What do Huckleberries Mean to You?

by Jul 31, 2019Wild Cooking

It’s huckleberry season, and the woods are filled with hopeful eyes and various buckets that are being toted around.  The smell of huckleberry pies flow in the imagination, and the thoughts of a freezer-filled stash that will give summer treats in the winter months is a goal of most who are on the hunt.  However, for me, there is another reason for gathering huckleberries, and that is the peace that being in the woods at this time of year brings me.

My personal story for this peace really comes from a situation that arose in my daily life that left me feeling regretful and heart-heavy.  During this time, my husband, Mark, suggested that we go to the mountains and pick huckleberries, a task that I had always enjoyed from a practical, food-gathering point of view. 

On this occasion, the huckleberries were so abundant that, for as far as I could see, the bushes were absurdly covered with rich, fat berries.  I didn’t have to search for them or walk far to pick them, and this allowed my mind to focus on gratitude.  I completely zoned into this gratitude and with each berry, gratitude began to enter my heart and soul.  The gratitude of the abundance of the berries, of the beauty of the mountains as I looked up, the gorgeous weather, the quiet sounds of nature, …essentially the peace of it all. 

This meditative gratitude also helped me to discover the wonder of nature in a way that I hadn’t experienced before.  The wonder which included how these tiny bushes could produce such succulent and sought-after fruit in such abundance, how they could survive the harshness of the winter and the elements of the other seasons, how the fruit could support such a diversity of wildlife from macro to micro (and of course, I had my bear spray readily available for the macro!), how the colours of the leaves varied in such beautiful schemes that it looked like a kaleidoscope of reds, rusts and golds in a field of sunbeams.  

The peace and beauty that surrounded me began to lift my soul and heart, and as I picked more berries, I found the release of my burdens wash down the mountain slope.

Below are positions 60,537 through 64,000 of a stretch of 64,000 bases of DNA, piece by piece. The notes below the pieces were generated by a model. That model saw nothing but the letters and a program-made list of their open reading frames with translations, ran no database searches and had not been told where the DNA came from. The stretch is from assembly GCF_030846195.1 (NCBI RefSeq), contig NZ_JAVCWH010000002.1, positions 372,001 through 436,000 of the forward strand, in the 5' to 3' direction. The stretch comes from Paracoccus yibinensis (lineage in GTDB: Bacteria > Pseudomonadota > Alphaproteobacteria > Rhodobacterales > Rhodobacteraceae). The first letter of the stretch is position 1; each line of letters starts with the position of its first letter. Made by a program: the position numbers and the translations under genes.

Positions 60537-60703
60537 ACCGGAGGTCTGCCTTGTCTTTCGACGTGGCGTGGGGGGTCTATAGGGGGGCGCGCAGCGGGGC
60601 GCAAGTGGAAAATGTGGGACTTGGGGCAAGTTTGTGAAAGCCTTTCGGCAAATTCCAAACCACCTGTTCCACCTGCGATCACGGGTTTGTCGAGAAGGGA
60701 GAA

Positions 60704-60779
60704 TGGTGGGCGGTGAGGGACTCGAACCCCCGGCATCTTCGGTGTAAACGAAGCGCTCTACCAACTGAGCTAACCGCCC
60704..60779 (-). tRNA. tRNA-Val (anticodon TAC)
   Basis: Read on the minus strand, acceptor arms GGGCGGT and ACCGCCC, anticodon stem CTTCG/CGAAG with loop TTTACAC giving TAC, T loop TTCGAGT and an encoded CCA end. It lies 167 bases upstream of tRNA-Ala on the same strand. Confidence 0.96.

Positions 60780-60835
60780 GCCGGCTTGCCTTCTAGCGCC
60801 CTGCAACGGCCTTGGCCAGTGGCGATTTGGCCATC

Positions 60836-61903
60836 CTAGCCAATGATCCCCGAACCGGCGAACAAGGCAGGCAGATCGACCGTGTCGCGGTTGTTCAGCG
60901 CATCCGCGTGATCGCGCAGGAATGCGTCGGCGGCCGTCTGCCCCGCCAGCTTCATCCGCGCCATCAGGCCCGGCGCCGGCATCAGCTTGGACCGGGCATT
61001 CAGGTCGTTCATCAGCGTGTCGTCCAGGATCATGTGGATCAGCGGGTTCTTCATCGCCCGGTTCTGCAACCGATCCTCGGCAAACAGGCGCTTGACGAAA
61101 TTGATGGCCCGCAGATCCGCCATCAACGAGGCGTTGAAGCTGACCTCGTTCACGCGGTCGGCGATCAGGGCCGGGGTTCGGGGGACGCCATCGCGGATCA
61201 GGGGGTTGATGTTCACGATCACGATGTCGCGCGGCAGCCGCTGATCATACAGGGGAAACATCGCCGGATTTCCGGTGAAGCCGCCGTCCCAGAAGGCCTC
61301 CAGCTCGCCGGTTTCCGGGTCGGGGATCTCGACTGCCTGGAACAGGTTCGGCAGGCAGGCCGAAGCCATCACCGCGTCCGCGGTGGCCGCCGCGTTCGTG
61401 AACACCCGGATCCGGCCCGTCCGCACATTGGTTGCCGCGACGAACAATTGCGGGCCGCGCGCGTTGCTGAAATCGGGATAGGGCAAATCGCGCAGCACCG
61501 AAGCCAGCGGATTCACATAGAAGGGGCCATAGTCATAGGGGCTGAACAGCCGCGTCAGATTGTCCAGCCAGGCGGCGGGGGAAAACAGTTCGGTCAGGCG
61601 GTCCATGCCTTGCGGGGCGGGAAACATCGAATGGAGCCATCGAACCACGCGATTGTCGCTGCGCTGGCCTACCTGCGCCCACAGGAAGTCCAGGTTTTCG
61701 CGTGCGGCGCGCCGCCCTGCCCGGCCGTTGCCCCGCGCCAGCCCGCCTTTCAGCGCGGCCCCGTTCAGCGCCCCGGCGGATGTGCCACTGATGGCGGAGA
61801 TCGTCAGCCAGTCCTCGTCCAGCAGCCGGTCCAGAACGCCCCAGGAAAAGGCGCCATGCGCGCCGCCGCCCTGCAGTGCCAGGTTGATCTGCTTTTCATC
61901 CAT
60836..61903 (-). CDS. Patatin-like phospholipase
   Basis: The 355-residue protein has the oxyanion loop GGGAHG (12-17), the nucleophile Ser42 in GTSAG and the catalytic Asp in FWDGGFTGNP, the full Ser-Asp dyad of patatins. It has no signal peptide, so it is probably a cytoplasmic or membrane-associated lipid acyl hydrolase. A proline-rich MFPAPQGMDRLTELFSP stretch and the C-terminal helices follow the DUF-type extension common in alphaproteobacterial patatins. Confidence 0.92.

In the abundance of these bushes, I also found the hilarity of how much dogs love huckleberries.  We had our three labs, Razzie, Coco and Bob, with us and they dove right into the smorgasbord that surrounded them.  I couldn’t help but laugh at their behaviour and marvel at how efficient they were at filling their bellies!!  Sometimes I would start picking berries only to find that a slobbery dog had happened on that particular bush only moments before my arrival.  I imagined how easily a bear could fill its tummy on a patch like the one we were in.  …and you know when you see those big piles of huckleberry bear poop on the road??  Yup, the dogs produce the same thing (only in my yard!!). 

It was a couple of years later that I learned that there was something called Karma yoga:  finding peace and pleasure in the meditation of doing work.  And I know that I had discovered this on my own that day in the huckleberry patch when my soul was low. 

It’s important to stay connected to nature, whether it be a walk in a park among the trees, listening out a window at birds singing or being blessed to retreat to a place where mountains surround.  Nature is a part of us, it soothes us, and it makes us whole again. 

It was through my huckleberry experience that I realized why my husband loved his time hunting.  It’s not about the find or the freezer; it’s about the being-within, and the peace that that being-within brings.  It was a life-altering experience that day in the patch, and I’ve never been able to go huckleberry picking again without feeling that same release of the burdens of life – even if it’s just for a few hours. 

For some, it’s hunting.  For some, it’s fishing.  For some, it’s camping.  For me, it’s huckleberries. 

That’s my place.  That’s my peace.  What’s your “huckleberry?” 


Cover Photo © Erin Aasland Hall

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